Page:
Collusive market-sharing and corruption in procurement
This paper investigates links between corruption and collusion in procurement. A first-price multiple-object auction is administered by an agent who has legal discretion to allow for a readjustment of (all) submitted offers before the official opening. The agent may be corrupt, i.e. willing to "sell" his decision in exchange for a bribe. Our main result shows that the corrupt agent's incentives to extract rents are closely linked with that of a cartel of bidders. First, collusive bidding conveys value to the agent's decision power. Second, self-interested abuse of discretion to extract rents (corruption) provides a mechanism to enforce collusion. A second result is that package bidding can facilitate collusion. We also find that with corruption, collusion is more likely in auctions where firms are small relative to the market. Our main message to auction designers, competition authorities and criminal courts is that risks of collusion and of corruption must be addressed simultaneously. Some other policy implications for the design of tender procedures are discussed.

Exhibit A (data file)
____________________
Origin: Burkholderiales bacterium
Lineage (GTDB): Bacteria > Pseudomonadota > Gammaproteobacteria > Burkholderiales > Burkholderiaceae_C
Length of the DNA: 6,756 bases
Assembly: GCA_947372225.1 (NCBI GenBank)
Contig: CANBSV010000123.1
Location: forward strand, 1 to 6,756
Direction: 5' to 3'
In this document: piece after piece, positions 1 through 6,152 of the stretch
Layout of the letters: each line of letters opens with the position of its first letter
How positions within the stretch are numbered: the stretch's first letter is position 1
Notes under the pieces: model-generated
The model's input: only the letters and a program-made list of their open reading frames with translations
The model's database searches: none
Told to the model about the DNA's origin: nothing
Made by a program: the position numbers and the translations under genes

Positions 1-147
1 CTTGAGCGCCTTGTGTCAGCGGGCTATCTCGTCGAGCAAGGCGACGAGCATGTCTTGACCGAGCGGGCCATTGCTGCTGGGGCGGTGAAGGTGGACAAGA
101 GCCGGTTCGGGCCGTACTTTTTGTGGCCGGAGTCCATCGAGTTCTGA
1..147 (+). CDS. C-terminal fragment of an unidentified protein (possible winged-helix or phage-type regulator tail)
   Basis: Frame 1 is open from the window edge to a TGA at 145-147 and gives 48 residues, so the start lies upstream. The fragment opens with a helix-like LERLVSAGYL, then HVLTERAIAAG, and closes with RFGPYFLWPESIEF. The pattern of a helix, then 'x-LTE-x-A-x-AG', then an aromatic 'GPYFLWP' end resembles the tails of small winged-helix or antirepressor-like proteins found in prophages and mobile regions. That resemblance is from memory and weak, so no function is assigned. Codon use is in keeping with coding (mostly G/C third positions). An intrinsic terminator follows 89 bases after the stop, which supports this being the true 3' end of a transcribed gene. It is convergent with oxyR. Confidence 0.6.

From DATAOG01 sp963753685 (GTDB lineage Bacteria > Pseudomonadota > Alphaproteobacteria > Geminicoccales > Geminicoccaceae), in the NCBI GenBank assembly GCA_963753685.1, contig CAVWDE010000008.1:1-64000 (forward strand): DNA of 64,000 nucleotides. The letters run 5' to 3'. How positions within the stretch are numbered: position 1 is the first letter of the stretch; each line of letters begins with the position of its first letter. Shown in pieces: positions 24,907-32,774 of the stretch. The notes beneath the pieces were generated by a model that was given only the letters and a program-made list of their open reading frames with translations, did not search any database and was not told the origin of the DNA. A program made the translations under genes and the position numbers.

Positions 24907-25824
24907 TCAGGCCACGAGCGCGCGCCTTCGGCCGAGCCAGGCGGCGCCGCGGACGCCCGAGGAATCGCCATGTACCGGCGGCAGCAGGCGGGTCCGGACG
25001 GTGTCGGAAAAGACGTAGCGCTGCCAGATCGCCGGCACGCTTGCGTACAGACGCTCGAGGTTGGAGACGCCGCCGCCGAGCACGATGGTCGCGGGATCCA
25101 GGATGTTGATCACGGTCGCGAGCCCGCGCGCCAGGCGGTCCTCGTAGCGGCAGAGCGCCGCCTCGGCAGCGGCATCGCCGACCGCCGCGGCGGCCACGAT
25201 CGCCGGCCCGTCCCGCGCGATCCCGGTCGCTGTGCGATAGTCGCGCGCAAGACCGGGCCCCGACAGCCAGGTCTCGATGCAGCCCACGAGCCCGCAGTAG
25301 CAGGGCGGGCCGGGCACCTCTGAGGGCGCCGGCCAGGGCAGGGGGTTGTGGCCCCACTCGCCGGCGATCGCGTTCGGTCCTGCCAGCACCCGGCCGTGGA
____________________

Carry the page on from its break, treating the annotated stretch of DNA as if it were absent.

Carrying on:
|Date of creation:||Aug 2005|
|Note:||View the original document on HAL open archive server: https://halshs.archives-ouvertes.fr/halshs-00590773|
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- Babaioff, Moshe & Feldman, Michal & Nisan, Noam & Winter, Eyal, 2012. "Combinatorial agency," Journal of Economic Theory, Elsevier, vol. 147(3), pages 999-1034.
- John O. Ledyard & David Porter & Antonio Rangel, 1997. "Experiments Testing Multiobject Allocation Mechanisms," Journal of Economics & Management Strategy, Wiley Blackwell, vol. 6(3), pages 639-675, September.
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